This month has seen the announcement of two significant national landmarks, the release of the 2023 Intergenerational Report and the announcement of the date of the referendum (October 14) to alter the Constitution to recognise the First Peoples of Australia by establishing an Aboriginal and Torres Strait Islander Voice.

Deakin University has released a statement supporting a Yes position in the referendum for the Voice to Parliament as an extension of the support for the Uluru Statement from the Heart. It encourages all members of the Deakin community to fully participate in the process, while recognising that not everyone in our community will adopt the same position. As I have previously stated, I feel privileged to have received this invitation to support Aboriginal and Torres Strait Islander peoples to progress the Uluru Statement from the Heart, particularly as an important and evidence informed step towards greater health equity.

In the Treasurer’s speech on the 2023 Intergenerational Report he refers to “five big shifts” in the economy: globalisation to fragmentation, hydrocarbons to renewables, IT to artificial intelligence, a transition from a younger to an older population, and a shift in the industrial base to a care economy. This is a useful frame as we work with our partners to build research to tackle the current and emerging challenges in health.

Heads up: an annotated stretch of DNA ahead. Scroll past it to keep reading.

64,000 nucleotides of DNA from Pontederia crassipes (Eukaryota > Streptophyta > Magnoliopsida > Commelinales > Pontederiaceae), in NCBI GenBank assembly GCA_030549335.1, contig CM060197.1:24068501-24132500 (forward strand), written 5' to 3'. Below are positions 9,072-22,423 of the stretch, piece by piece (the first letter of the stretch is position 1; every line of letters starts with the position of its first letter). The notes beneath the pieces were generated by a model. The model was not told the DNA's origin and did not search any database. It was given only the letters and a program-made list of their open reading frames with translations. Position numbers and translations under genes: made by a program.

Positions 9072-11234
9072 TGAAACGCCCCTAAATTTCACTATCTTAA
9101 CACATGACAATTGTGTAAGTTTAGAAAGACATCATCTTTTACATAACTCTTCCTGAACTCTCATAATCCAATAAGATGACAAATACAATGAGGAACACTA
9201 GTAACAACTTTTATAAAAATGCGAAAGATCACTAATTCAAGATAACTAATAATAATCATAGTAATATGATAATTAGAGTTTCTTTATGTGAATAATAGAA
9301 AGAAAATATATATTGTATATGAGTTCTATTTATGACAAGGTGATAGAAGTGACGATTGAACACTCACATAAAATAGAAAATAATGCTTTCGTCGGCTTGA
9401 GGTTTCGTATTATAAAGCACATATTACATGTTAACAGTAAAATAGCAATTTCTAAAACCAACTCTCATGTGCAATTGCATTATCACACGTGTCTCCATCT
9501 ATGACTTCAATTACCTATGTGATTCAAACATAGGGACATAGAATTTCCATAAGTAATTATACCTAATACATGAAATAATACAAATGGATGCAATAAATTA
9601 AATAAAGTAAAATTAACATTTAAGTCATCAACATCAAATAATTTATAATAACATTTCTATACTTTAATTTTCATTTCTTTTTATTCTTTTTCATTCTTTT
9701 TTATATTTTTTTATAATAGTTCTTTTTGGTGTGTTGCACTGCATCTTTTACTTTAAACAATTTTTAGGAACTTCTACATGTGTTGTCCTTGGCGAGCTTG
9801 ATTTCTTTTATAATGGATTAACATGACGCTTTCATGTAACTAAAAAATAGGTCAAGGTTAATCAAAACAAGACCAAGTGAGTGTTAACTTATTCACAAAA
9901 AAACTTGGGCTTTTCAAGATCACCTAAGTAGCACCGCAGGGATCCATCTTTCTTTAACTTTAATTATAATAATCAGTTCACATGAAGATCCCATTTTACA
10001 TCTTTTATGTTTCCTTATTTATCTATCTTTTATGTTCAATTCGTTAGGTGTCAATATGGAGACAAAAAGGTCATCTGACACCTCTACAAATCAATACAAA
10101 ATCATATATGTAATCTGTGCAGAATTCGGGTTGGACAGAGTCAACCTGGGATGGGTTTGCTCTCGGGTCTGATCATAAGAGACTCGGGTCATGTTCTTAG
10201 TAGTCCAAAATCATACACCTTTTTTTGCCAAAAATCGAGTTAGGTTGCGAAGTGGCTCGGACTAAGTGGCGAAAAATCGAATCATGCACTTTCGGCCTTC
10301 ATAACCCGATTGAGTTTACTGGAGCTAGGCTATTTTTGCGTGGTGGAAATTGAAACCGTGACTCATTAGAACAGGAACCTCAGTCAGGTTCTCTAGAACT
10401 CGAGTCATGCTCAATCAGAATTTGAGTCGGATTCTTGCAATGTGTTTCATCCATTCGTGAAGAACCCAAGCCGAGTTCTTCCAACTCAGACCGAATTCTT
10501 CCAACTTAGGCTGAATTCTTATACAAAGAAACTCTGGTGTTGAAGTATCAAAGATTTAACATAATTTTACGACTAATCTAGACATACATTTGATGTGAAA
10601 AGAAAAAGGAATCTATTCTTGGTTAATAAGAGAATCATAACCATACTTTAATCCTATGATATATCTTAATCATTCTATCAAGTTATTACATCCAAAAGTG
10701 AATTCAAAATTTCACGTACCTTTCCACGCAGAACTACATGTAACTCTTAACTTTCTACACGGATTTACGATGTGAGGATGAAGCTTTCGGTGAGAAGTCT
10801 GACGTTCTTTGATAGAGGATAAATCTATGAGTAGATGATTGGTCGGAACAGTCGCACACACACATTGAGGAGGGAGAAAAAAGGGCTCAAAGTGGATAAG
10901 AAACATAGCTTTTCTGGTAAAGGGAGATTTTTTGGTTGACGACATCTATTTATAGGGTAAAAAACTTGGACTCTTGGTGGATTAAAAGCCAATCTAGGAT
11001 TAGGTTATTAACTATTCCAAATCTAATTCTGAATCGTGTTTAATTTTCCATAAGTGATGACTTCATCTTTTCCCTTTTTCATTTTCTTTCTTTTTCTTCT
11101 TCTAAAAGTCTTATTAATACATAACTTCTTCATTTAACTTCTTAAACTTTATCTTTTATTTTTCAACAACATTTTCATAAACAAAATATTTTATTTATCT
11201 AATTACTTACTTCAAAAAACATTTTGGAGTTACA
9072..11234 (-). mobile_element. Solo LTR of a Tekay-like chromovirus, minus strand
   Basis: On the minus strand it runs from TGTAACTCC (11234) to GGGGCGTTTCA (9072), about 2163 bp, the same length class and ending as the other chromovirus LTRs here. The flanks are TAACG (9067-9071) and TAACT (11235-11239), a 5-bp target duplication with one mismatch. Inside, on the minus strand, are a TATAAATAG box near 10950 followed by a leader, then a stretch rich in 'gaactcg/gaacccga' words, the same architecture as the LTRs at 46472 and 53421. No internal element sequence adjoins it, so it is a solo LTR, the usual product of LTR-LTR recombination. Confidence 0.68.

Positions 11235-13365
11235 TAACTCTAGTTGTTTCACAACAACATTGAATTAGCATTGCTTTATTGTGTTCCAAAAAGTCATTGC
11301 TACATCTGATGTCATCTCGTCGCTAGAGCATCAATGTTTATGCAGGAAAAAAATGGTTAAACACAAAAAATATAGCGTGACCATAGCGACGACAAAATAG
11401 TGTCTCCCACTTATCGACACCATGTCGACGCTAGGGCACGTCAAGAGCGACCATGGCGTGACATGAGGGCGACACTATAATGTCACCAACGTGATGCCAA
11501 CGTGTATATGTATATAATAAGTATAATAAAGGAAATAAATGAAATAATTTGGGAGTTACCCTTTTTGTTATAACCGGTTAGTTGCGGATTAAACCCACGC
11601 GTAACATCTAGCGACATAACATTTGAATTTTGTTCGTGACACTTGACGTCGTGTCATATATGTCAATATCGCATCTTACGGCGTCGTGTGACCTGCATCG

We continue to contribute our expertise to national consultations, including submissions to the Parliamentary Inquiry into Diabetes, and the National Consumer Engagement Strategy for Health and Wellbeing. Congratulations also to Natalie Winter who was invited to speak to the national Inquiry into the recognition of unpaid carers off the back of her Issues Brief with the Deeble Institute.

For those of you who have not yet seen it I encourage you to visit the Mapping Stigma exhibition. This is an excellent example of the diverse impact outcomes of our partnership research. The Disability and Inclusion team at Deakin and the Burwood Library hosted the opening of an exhibition of body maps produced by Victorian women who have faced stigma and discrimination due to their experiences of mental distress, disability, or a refugee background. There are more details later in the newsletter, and it runs until September 24.

And finally, a shout out to our EMCR committee for putting on a great EMCR grant development session. I found the organisation, ideas presented, and discussion that ensued all excellent. I would strongly encourage those EMCRs who did not make it to attend future sessions as a way to both support your peers and learn about grant development.

Welcome to our latest IHT members

Associate Members

  • Tanita Botha, DoH, Senior Research Fellow Biostatistics
  • Michelle Lim, GLOBE, Research Assistant
  • Annie Tan, QPS, PhD Student
  • Megan Dennis, DoH, PhD Student